When the news broke earlier this year that this season of Pose would be its final one, fans expressed their shock and disappointment. Over the course of four short years, Pose, with its centering of a group of Black and brown trans women and queer men in ’80s New York, has become a vanguard in trans representation and a compelling melodrama. “Diversity,” “representation,” and “inclusion” have become buzzwords in entertainment as of late, and Pose has demonstrated what it looks like to make historic strides in these areas.
In a press conference on Monday, co-creator Steven Canals assured the media that the decision to end the show after three seasons was the plan all along. “We certainly could have continued to create narrative around these characters and in this world,” said Canals, adding that he and Ryan Murphy always had a set end in mind. “As a true lover of television, one of the things that has always frustrated me is when I am tuning in to a season of television, and I can tell that this season just feels like filler,” Canals said. “And I think that the last thing that I wanted to do to our audience was to create narrative simply for the sake of creating narrative with no real intention.”
The intention behind the show has always been one of its most admirable qualities. The creators of Pose express a level of care for their characters and actors that feels rare, especially considering the show boasts the largest number of transgender actors in series regular roles. The storytelling is important because it highlights the pain and joy of people often relegated to the margins, and the series actually employs people who have — to some degree — a shared lived experience with the characters they bring to life. Pose is both a testament to the importance of onscreen representation and the limitations of it as well. As the series nears its end, premiering its first two episodes of the final season this Sunday, it feels appropriate to look back at the things the show got right — and the legacy it leaves behind.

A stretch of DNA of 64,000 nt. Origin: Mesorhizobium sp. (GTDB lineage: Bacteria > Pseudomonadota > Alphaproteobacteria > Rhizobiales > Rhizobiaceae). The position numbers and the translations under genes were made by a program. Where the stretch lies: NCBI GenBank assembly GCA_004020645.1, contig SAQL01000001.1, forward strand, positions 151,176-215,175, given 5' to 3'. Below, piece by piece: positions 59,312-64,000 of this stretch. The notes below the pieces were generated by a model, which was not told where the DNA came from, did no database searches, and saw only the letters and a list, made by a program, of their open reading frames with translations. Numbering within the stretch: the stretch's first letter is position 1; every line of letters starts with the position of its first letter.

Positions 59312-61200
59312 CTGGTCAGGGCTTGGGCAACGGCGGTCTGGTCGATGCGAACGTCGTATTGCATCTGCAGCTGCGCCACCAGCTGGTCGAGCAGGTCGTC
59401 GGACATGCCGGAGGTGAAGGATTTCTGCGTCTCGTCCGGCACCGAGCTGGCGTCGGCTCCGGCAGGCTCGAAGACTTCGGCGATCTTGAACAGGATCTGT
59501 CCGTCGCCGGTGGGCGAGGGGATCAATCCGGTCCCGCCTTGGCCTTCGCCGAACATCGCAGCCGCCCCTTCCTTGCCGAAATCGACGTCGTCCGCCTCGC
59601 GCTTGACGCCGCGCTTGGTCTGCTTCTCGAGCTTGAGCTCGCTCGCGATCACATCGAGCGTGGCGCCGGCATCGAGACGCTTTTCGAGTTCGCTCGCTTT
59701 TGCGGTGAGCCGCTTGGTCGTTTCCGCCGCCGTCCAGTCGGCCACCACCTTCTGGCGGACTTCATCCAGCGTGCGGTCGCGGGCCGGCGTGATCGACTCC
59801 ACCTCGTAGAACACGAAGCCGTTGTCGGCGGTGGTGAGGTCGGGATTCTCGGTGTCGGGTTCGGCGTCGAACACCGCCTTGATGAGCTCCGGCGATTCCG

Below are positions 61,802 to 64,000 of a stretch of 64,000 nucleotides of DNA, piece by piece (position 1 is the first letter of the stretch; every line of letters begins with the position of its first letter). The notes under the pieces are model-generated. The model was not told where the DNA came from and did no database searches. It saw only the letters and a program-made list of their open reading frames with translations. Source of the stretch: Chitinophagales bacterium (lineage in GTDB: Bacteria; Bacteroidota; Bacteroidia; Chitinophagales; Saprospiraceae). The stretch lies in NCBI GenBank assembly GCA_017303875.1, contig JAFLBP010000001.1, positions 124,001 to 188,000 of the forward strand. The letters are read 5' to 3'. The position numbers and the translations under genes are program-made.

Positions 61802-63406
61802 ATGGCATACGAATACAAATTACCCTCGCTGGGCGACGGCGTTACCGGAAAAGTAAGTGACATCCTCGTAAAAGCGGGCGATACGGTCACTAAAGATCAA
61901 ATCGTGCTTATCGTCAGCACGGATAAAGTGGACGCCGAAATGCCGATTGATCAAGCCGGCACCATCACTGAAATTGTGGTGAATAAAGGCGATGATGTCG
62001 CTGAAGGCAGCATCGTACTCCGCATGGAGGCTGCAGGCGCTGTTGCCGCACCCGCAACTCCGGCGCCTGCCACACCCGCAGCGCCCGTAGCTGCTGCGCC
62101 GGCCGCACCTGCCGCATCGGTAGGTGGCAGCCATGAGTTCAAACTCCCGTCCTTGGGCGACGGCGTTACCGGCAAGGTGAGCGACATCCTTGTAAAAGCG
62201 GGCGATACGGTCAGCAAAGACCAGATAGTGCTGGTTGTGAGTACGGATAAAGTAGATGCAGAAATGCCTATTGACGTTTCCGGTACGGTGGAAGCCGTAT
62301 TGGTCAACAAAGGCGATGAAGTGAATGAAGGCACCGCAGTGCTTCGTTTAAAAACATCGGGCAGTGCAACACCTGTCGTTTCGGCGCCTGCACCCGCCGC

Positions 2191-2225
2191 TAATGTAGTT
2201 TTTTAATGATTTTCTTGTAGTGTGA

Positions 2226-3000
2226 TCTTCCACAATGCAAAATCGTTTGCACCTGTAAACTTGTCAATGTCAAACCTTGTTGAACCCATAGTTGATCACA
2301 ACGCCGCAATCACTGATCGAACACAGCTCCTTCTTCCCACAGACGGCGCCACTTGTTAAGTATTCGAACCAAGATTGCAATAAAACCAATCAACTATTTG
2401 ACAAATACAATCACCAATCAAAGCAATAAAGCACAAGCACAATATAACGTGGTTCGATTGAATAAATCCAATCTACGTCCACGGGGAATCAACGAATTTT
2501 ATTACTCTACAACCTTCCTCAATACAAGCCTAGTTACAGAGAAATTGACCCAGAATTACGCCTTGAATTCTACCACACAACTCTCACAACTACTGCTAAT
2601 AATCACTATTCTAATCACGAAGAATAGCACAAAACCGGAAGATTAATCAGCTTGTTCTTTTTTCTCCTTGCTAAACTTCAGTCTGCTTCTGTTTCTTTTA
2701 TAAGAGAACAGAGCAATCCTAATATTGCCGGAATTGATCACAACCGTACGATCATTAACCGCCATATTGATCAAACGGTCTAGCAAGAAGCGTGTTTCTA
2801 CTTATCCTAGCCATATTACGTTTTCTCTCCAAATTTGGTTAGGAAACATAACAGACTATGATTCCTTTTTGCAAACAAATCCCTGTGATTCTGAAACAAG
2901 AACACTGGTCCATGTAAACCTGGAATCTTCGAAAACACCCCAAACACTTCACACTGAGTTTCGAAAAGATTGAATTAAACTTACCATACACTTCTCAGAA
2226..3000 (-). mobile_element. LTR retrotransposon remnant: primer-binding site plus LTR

Another thing that still feels radical is the show’s portrayal of queer love, in both gay and trans relationships.
Acceptance and belonging are central to the story of Pose. From the beginning, audiences were introduced to characters like Damon (Ryan Jamaal Swain), an aspiring dancer whose father physically and verbally abuses him before he ends up on the streets of New York forced to fend for himself — all because he is gay. Damon eventually finds a support system and family in Blanca (Mj Rodriguez), his house mother, who introduces him to ballroom culture. It’s here that his worldview broadens, where he gets to hang around people just like him. Ballroom is a safe space for those who are shunned by mainstream society, where they can express themselves authentically. You may not be able to be a high-fashion model or a movie star in the oppressive heteronormative world, but during a ball, your wildest dreams can become a reality.
Another thing that still feels radical is the show’s portrayal of queer love, in both gay and trans relationships. There’s the tenderness captured in a love scene between an intergenerational Black HIV-positive gay couple Ricky (Dyllón Burnside) and Pray Tell (Billy Porter) in Season 2, as well as the love between Angel (Indya Moore), a trans woman, and Papi (Angel Bismark Curiel), a cis man. The series has always done a great job of exploring the fullness of Black and brown queer lives, equally presenting the struggles of the experience (social ostracization, loneliness) and its benefits (chosen families, finding your authentic self).